I, ay, ay
Ludicrous I, Frankenstein is part of cultural death-spiral
Adam, the protagonist of I, Frankenstein, is “made of a dozen used parts from eight different corpses” and has no soul. I’m certain that countless critics the world over are using those facts to craft analogies poking fun at this highly derivative, shockingly bad movie. For that is what we do.
Normally, I’d do the same. I’d say something about it being a soulless, CGI monstrosity stitched together from should-be-dead movies like High-lander, Blade and The Matrix, and I’d hope you’d laugh, and I’d hope you’d like me.
The thought, though, of coming up with my own mocking metaphors is making me sleepy and weak. Because, really, my reaction to I, Frankenstein is simply sadness and fear. I’m sad and scared because an entire demographic of young people is growing up with absolute cultural garbage. They started, as adolescents, with “young adult” fantasy books, and everything seemed fine. Their parents were just happy that they were reading. But they didn’t transition. It turns out that those really big young-adult novels didn’t lead to increasingly sophisticated engagement with art. Instead, it was simply the gateway literature to a lifetime of “emotionally young-adult” crap about warlocks, vampires and goddamned gargoyles. Gargoyles? Really?
Maybe I’m just old, pretentious, grumpy. Maybe I’m just like my uncle, for whom rap was just a bunch of dumb talking and noise—while I was connecting with it in a way I knew he couldn’t understand. Maybe it’s all subjective; maybe it’s a generational thing; maybe I just don’t get it.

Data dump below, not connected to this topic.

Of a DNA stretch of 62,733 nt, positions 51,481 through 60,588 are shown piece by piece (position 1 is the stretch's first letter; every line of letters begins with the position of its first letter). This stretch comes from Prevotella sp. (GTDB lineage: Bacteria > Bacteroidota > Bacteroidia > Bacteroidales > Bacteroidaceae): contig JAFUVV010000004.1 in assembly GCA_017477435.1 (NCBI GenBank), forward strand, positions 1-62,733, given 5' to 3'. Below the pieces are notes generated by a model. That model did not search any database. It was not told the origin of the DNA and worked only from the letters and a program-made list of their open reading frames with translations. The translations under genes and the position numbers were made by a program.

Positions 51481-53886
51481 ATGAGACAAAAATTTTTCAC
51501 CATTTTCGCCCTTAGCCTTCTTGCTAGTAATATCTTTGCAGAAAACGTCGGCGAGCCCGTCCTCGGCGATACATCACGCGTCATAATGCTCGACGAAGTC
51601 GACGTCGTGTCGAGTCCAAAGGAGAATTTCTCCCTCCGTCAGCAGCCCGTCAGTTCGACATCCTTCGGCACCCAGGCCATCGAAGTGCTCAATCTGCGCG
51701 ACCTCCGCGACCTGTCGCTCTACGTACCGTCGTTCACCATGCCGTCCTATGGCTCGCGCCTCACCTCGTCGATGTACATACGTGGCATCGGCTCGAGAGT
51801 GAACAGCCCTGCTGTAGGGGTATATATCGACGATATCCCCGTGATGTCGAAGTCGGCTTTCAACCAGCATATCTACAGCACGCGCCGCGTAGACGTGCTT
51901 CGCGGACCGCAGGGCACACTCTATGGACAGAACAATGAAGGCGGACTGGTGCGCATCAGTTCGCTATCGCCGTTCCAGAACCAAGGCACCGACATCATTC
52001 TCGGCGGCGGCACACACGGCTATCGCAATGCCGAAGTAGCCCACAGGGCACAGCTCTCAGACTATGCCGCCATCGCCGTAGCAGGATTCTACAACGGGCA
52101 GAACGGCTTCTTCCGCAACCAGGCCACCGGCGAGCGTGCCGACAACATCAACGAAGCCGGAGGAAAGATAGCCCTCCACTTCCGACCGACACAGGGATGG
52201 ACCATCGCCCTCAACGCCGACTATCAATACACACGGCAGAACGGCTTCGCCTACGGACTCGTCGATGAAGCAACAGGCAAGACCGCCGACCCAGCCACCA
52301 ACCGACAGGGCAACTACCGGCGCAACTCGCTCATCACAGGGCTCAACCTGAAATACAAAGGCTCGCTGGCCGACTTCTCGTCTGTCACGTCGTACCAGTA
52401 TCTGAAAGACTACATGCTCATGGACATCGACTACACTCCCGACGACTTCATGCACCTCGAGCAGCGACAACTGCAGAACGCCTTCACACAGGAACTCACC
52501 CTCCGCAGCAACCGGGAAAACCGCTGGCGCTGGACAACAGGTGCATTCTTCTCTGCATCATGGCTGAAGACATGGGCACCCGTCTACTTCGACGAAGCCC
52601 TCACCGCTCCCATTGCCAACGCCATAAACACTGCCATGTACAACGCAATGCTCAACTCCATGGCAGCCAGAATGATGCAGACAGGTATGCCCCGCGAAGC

Yet, if I’m wrong, I don’t wanna be right. Let me give you, dear reader, a brief synopsis of what this movie is about.
It goes like this: As humans go about their usual business, there is, in fact, an invisible, centuries-old battle taking place between demons—toothy, flying, shape-shifting Star Trek-character-looking baddies led by the demon lord Naberius (played by the lord of overacting, Bill Nighy)—and the Gargoyle Order, a winged boy band of sexy, multiethnic crusaders for The Lord, led by the imperious high queen, Leonore. The warring parties parkour around a Gothic-looking city, mean-mugging each other and pelting one another cruelly with sticks.
Enter Adam (Aaron Eckhart), the sewn-together son of Dr. Frankenstein, who is “not human, nor demon, nor gargoyle.” Though his creator assembled him from eight corpses, he apparently took great care that the source carcasses were equally proportioned, hairless and hunky. Even his nipples match.
Adam “cares not for the world of men.” But will a growing attraction to “the world’s foremost electro-physiologist,” who is working on reanimating a mouse and who also happens to be a blond hottie, be enough to earn him a soul? And will Adam be able to stop Naberius, who plans on reanimating the thousands of dead bodies (each one outfitted—thankfully for the purposes of the final scene’s dramatic tension—with a digital display on his chest showing what percentage “reanimated” he is) he’s been stowing away in his underground lair?
Careful, parents, if your teen wants the answers to those questions, it might already be too late. This stuff is more dangerous than “the pot,” and more insidious, because it’s culturally accepted.